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New sealife encounter park opens in Marathon in the Florida Keys

Florida Keys Aquarium Encounters opened July 1 in Marathon, and features about 75 species of marine life.
Florida Keys Aquarium Encounters opened July 1 in Marathon, and features about 75 species of marine life.
Jill Zima Borski

Swimming with sharks, sting rays, tropical and sport fish can be done at the coral reef that runs oceanside along the string of islands that comprise the Florida Keys, but touching and feeding them are options as well at the new Florida Keys Aquarium Encounters, which opened July 1 at mile marker 53 bayside in Marathon.

In its opening week, the Peterson family enjoyed the encounter with the fish so much the youngsters didn’t want the 30-minute swim to end. “It should be way longer; I loved it,” one wrote in his critique.

Next came the multi-generational Steinmetz family who had six family members on the aquarium’s platform trying to breathe air through hookah regulators. “Is there a signal we make if we want to come up?” asked an apprehensive Riet Steinmetz. The dive instructor assured her that thumbs up was a signal to surface. “We aim to have guests become comfortable with the oxygen apparatus on the platform before the dive,” said the instructor. Sure enough, 30 minutes later, Steinmetz was all smiles. “I forgot I was worried,” she laughed.

The opening of Florida Keys Aquarium Encounters completes a longtime dream of Ben Daughtry, who first came across a similar facility owned by a friend in Curacao about 20 years ago. Daughtry witnessed people swimming in the clear ocean waters, feeding the fish and enjoying up-close marine encounters. He said the main difference between the Curacao experience and recreating it in the Florida Keys is water clarity. To ensure that, rather than depend on the right wind, tide and weather at the reef, a 200,000-gallon tank divided into two parts was designed and built.

Measuring 75 feet long by 40 feet wide with a depth of 10 feet, one half of the aquarium houses the more predatory fish such as the sharks, eels and jacks in 80-degree water while the other half contains more mild-mannered fish such as tarpon, look-downs, yellowtail snapper and an eagle ray. The tank’s four species of shark thus far are a sand tiger, black tip, black nose and nurse. Soon, bonnetheads and sand bar sharks will reside there, too.

Daughtry said there are advantages to swimming in a tank. Guests won’t experience seasickness, for example. Also, people are not allowed to feed fish on the reef, but the aquarium fish are accustomed to people and tend to welcome the free hand-outs. Lastly, the hookah equipment is less burdensome and bulky than dive equipment, he said. In total, there are about 75 species at Aquarium Encounters.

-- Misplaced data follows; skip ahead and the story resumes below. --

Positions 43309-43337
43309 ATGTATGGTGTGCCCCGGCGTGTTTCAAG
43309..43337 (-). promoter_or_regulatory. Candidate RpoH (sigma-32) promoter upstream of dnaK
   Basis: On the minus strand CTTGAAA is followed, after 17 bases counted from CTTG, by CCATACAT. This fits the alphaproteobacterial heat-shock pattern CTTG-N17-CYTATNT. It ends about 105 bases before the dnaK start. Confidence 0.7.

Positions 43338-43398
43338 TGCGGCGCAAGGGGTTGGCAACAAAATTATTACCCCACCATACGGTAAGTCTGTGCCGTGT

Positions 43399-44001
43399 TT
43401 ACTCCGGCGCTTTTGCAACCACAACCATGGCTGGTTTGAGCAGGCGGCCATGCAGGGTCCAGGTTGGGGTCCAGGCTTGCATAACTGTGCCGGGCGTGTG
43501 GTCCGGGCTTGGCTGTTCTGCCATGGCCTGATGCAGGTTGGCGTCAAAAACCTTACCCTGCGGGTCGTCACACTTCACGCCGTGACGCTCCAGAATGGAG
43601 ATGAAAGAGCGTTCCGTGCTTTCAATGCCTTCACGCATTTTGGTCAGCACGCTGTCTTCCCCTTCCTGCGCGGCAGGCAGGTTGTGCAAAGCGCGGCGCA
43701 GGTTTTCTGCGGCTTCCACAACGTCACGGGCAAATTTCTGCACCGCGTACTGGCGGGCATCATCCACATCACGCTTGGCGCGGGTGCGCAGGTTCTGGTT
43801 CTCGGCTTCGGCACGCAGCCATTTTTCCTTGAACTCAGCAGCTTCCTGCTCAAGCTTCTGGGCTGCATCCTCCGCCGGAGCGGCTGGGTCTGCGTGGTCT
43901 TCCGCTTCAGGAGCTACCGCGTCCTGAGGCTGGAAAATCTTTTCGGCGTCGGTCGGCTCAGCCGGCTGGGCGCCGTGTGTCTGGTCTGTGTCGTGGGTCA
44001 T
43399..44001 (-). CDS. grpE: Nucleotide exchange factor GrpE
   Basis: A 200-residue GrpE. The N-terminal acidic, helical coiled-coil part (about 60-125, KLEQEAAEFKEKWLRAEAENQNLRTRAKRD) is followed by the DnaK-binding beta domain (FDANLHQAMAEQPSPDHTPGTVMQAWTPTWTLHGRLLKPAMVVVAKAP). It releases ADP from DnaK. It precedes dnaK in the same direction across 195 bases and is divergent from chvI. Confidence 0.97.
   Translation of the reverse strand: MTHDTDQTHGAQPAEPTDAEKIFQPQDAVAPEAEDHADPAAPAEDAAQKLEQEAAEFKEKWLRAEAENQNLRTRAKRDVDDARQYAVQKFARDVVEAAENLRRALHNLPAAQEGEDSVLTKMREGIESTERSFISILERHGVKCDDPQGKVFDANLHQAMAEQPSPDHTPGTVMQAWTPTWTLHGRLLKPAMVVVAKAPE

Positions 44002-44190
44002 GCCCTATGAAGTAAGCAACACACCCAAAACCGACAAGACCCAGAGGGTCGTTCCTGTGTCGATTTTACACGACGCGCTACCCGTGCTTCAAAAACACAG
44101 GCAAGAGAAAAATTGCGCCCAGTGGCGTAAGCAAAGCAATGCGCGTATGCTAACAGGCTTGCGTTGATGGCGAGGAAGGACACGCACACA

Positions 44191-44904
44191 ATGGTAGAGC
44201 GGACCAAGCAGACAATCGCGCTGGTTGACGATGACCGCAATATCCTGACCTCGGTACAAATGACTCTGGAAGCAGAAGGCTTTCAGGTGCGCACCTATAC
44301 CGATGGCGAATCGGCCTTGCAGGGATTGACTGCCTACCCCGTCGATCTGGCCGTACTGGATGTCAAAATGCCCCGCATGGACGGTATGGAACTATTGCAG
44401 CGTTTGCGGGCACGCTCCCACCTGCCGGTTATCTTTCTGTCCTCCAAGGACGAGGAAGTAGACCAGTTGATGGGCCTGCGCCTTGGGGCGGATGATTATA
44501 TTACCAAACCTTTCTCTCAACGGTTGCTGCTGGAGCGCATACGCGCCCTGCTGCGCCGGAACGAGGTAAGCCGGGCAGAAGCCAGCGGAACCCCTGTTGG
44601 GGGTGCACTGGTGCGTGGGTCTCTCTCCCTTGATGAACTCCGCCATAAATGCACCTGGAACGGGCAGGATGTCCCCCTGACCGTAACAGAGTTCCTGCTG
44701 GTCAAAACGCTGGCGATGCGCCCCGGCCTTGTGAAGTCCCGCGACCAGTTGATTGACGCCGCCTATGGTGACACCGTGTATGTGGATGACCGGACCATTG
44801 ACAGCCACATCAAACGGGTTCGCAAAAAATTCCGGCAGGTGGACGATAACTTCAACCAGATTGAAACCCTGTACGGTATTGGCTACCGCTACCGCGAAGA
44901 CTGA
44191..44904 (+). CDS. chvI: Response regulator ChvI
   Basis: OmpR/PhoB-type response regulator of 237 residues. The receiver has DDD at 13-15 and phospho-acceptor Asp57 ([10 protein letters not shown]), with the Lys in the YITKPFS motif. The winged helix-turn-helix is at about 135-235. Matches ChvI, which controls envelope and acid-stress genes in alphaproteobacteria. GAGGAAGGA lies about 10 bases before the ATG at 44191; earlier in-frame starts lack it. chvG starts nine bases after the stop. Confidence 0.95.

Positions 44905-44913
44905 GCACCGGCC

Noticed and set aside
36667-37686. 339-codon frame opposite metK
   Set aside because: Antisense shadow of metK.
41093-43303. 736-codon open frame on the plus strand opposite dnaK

Daughtry was on hand June 27 to guide family and friends through the new attraction, listen to feedback and delight in the visible excitement of the patrons.

“The aquarium has something for everyone,” he said. “I have a two-year-old and four-year-old and the steps on this touch tank were designed with those ages in mind. They can observe and touch a sea urchin, a conch and horseshoe crabs here while a marine biologist gives information about each species while sharing a message of conservation.”

Another tank contains nursery-sized fish that visitors can feed such as small nurse sharks, a one-foot wide Southern ray, a small adult yellow ray, and three Atlantic rays. The nurse sharks can grow to eight or nine feet and weigh 200 pounds, so while some may think this species makes a great aquarium fish, marine biologists know when they are full-grown they are not so cute and cuddly and are not great container fish. “Our marine biologists talk about the species’ life cycles,” Daughtry said.

One more free-flowing aquarium is actually a manmade canal lined naturally by spindly mangroves which create shade. Ocean water flows from Vaca Cut along the canal to the property’s entrance tiki hut and back. From a floating walkway and a bridge, guests can see numerous species there. A goliath grouper who prefers to lurk beneath the bridge, red grouper, tarpon, jacks, a school of angelfish, colorful parrotfish, yellowtail snapper and rays mosey on by, to be captured by cameras while freely swimming. Eventually, snorkeling in the canal may be offered.

Almost sixty years ago, the canal was dug as part of an aquarium project, Daughtry said. But the project never came to fruition due to Hurricane Donna in 1960. This time, however, it looks like the venture and fish are here to stay. The new business employs 20 full-time guest services staff including six dive instructors, and five part-time staff members. Several volunteers have stepped up to help out as well.

A concession stand takes advantage of the waterfront view of Vaca Cut, while being close enough to the touch tanks to keep the kids occupied.

Special touches at the roadside attraction include artwork by Caleb Goins ( and Jason Robinson, both of Marathon. Goins is a painter and metal sculptor, while Robinson fashions creative fish from wood. Visitors can’t miss their unique marine art -- as long as they look up -- at the visitor center and large swimming tank.

Open from 9 a.m. to 5 p.m. daily, entry fees are $20 for adults, $15 for kids of ages 4-12 and free for those three and under. A discount is available online. Swimming with the marine life costs additional. The first encounter begins at 10 a.m., and are operated on the hour. For more information, visit or call 305-407-3262.

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